Details from cell phoneAuthorities told NBC News that police had learned a great deal from a cell phone found in the first bomb-rigged car, which recorded incoming and outgoing phone numbers. In addition, they were trawling through footage from the scores of high-resolution closed-circuit television cameras that record nearly everything that happens across the city.
Police did not name the three men they were seeking, but they said the men were believed to be from the Birmingham area, home to Britain’s second-largest Muslim population and a strong recruiting base for the controversial Muslim group Hizb ut-Tahrir, or the Party of Liberation.
They said one of the three men could be an associate of Dhiren Bharot, an Indian convert to Islam who was sentenced to life in prison last year for plotting to fill limousines with explosives similar to those found Friday and park them in garages beneath hotels and office complexes.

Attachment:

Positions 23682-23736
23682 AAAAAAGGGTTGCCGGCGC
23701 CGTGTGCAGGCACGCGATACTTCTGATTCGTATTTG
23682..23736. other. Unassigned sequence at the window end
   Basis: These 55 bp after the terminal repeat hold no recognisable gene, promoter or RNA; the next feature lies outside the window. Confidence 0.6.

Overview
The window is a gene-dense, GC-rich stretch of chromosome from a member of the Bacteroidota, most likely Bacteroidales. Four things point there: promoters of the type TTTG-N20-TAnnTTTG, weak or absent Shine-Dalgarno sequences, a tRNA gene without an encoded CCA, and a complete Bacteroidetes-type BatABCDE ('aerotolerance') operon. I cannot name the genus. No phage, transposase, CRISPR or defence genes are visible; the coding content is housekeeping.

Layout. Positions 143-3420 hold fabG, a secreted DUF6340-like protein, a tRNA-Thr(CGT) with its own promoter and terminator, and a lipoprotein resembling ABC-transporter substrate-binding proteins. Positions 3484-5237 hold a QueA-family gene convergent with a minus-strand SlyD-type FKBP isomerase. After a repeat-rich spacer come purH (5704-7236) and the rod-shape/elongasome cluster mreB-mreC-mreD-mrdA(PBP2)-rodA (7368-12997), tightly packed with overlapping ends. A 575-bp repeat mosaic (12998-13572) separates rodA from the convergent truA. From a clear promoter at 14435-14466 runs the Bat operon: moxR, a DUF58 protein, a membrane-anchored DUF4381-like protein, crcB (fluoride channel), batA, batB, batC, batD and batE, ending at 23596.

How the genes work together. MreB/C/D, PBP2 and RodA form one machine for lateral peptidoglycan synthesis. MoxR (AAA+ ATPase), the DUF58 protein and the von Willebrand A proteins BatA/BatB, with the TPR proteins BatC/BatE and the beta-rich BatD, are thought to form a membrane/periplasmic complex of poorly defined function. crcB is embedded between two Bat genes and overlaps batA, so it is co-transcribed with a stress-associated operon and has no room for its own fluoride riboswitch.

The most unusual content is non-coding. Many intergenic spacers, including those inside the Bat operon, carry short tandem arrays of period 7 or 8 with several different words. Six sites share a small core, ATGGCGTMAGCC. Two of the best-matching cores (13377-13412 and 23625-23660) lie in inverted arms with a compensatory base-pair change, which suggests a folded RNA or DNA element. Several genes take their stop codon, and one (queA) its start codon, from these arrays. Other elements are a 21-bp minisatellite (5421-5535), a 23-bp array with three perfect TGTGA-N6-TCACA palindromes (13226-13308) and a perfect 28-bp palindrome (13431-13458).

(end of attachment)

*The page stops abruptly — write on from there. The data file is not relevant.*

Bharot, whom police described as a high-level al-Qaida operative, also planned to attack five financial landmarks in the United States: the New York Stock Exchange and the Citigroup Tower in New York; the International Monetary Fund and the World Bank, both in Washington; and the Prudential Building in Newark, N.J.
'Where the Next Bomb?'
The plot rattled London a week before the second anniversary of the July 7 suicide bombings that killed 52 commuters on the city’s transit system, and two days after Prime Minister Gordon Brown took office.
“London on the Edge” said the front page headline in The Independent newspaper on Saturday, while the Daily Mail asked, “Where’s the Next Bomb?”
Brown urged people to be alert, saying Britain faced “a serious and continuous security threat.”